This article is intended to provide some spread trader types and profiles of traders that I have known. It is intended to be non-judgmental and non-committal, if a trader asked me if I thought they were Trader X I would not answer - I think this is for the trader to try to determine for themselves. I would prefer asking them which type that they think they are/or are not, and why AND how do they feel about it, what are they going to do about it [AND I suppose I would have to say something if I didn't think they were being honest with themselves - it's a character flaw of mine ].
But I have never met a trader, certainly including myself, who started spread trading and immediately became successful - AND who never had self doubts or wondered whether they should continue or not. When I started I was influenced by a trader, a very successful veteran with both floor and money management experience, who said that paper spread trading was for 'sissies', and acted as if trading psychology was a weakness that really wasn't related to spread trading itself. Luckily, I also got a terrific beginning trading education from this person that I eventually [about 1.5 years until I had 2 consecutive profitable weeks] became able to add to and develop a method that I could trade - after including paper spread trading and adjustment to the process, and after getting through my own 'group' of trading psychology issues.
A large number of the beginning spread trading issues and self doubt come from direction and commitment to the necessary time involved with learning - this is not like skiing where the beginners get to start on a 'flat' slope. A beginning trader taking their first real money trade, getting their data from some 'free' source, using a dial up modem or calling their trades into their broker to be sure 'they do it right' - is spread trading with the elite 10% who are directly connected to the exchange both for their data feed and spread trading platform AND are spread trading a plan that they have executed 1000s of times without hesitation and without concern that they may lose.
For the first time, believe it or not, I seriously felt like giving up spread trading entirely - hey, if I cannot do it, recognize this & move on. So before going to bed, ready for a clear intuitive response to quit...it could not have been clearer.. .
Trader A is not going to make it as a trader. Whether this has to do with general intelligence or work ethic is irrelevant, there is just no insight or aptitude to what is involved or necessary to trade, and I suppose in some cases the trader is just oblivious to the kind of thought processes that a trader needs to develop. Regardless of how much study is done, it just isn't absorbed - it just doesn't make sense. This person cannot ask contextual questions and invariably any question asked to them is going to be answered 'wrong'. As result, this person is unable to come up with a 'plan' to paper trade, let alone paper trade the plan profitably as part of the progression to real money spread trading.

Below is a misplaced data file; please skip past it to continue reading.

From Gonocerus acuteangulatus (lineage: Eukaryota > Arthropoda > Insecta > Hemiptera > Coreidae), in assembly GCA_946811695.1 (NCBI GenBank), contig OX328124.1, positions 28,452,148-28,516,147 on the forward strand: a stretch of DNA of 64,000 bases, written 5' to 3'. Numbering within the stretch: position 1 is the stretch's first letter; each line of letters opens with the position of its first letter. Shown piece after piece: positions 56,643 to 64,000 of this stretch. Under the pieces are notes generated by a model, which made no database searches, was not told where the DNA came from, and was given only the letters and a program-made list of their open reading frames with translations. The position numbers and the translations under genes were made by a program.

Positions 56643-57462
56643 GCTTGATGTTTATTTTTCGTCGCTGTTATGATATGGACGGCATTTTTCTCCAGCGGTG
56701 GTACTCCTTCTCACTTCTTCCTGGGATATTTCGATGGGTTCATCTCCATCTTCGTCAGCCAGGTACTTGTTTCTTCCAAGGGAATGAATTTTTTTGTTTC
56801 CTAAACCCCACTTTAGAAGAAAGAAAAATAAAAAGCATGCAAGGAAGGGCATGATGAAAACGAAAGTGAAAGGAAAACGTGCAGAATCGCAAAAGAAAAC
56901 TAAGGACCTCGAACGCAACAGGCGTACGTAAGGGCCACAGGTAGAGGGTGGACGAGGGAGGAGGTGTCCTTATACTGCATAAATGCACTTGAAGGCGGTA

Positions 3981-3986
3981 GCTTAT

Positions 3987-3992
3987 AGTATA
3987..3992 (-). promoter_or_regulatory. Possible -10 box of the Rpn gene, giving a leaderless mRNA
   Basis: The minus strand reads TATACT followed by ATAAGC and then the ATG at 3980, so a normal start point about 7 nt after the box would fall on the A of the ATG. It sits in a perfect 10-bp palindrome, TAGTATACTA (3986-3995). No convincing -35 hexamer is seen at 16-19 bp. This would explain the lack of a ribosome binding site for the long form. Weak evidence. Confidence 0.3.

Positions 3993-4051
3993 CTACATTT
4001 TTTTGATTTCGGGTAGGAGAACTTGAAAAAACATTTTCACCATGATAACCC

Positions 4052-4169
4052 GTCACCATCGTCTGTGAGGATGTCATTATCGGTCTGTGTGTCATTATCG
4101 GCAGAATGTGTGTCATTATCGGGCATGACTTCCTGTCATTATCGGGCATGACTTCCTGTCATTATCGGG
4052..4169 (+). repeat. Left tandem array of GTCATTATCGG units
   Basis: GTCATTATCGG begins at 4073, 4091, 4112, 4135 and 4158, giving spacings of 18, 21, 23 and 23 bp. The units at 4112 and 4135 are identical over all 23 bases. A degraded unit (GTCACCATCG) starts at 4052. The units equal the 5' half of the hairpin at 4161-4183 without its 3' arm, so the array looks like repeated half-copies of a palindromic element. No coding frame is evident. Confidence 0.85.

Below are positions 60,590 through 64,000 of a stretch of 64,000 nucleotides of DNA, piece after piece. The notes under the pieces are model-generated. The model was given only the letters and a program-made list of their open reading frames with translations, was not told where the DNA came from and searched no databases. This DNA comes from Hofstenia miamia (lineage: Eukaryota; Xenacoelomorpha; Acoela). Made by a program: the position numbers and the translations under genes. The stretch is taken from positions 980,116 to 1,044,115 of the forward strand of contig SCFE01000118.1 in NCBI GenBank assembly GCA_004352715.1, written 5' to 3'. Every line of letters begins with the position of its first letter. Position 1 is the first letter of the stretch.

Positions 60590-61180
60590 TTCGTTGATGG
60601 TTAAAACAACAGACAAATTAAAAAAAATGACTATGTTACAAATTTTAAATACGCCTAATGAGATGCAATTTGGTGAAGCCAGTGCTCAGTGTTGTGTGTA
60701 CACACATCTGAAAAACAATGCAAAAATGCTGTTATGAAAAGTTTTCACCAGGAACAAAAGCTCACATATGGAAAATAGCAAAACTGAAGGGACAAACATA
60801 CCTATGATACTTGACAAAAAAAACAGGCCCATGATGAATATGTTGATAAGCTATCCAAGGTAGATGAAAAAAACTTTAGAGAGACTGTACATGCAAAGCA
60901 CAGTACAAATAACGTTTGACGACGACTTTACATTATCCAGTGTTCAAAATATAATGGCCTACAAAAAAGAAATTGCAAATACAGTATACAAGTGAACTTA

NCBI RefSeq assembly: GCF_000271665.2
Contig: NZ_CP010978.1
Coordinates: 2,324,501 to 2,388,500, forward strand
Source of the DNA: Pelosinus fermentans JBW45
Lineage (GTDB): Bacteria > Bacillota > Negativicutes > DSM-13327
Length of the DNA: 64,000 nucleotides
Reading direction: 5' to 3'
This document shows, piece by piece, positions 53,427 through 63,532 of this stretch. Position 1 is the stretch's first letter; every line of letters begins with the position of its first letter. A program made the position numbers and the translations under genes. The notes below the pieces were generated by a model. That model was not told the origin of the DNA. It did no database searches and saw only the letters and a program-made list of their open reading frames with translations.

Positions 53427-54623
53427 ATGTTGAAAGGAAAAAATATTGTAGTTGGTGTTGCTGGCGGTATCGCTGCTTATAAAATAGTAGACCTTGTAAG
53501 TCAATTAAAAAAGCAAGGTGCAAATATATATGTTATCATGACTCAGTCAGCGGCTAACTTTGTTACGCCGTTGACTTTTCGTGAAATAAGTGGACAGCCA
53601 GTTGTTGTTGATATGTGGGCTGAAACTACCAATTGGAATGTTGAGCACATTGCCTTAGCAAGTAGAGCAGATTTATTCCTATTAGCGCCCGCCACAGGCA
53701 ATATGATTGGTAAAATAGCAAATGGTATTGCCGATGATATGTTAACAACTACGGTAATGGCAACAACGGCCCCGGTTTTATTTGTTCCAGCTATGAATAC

Is this time and growth OR is this inherent, if the later then this should be accepted, and this person should move on to something else. I will say that I have only met a few people that fit a profile where I thought that it wouldn't matter what they did, it just wasn't going to 'get through'. On the other hand I have met a number of traders who have these characteristics, and actually have felt that they just don't work hard enough or directed enough, and it becomes more of a commitment issue then learning issue at least in the beginning. For instance, printing out some charts at the end of the day that you then stick into a notebook as your 'record' of that day is not what I would think of studying.
With regards to music I am Trader A, and unfortunately this is something that I wish I had as a part of my life in some capacity. I remember taking guitar lessons when I was a kid, and the teacher wanted me to tap my foot while I was 'picking' chords, so much for the guitar. And then when I was in college, all the pledges in our fraternity had to participate in a program called IU Sing, except for myself as I was so inept that they didn't even want me to stand with the group and lip synch.
Trader B is not making it as a trader because of psychology. It doesn't matter how much they study or how hard they work, and this trader is actually able to profitably paper trade, but when it comes to real money spread trading everything that they 'know' is replaced by emotional response where the trader either won't take the trade, or once in a trade they won't manage their method. This has to be accepted AND not in the context that there is something 'wrong' with this person, or that this is a 'comment' on the core person; unfortunately trading involves a lot of emotion - some people can learn to control the emotion, but some people will always be controlled by the emotion.
But should this person quit spread trading? This is a very difficult question both for me or the trader to answer. I have known people where there was so much psychological baggage that I just knew in my gut that they wouldn't get through it, but on the other hand I have known people who I really felt could make it because they were strong enough in methodology that they could come to use this to control the psychology. AND in my mind this becomes the ultimate trading psychology control, where the trader learns their method and then gains confidence by proficiently paper spread trading it - and this in turn allows the trader to emotionally accept that it's alright to extend risk on something that they can never control or know the outcome for, because they can know what they are going to do and how they are going to act.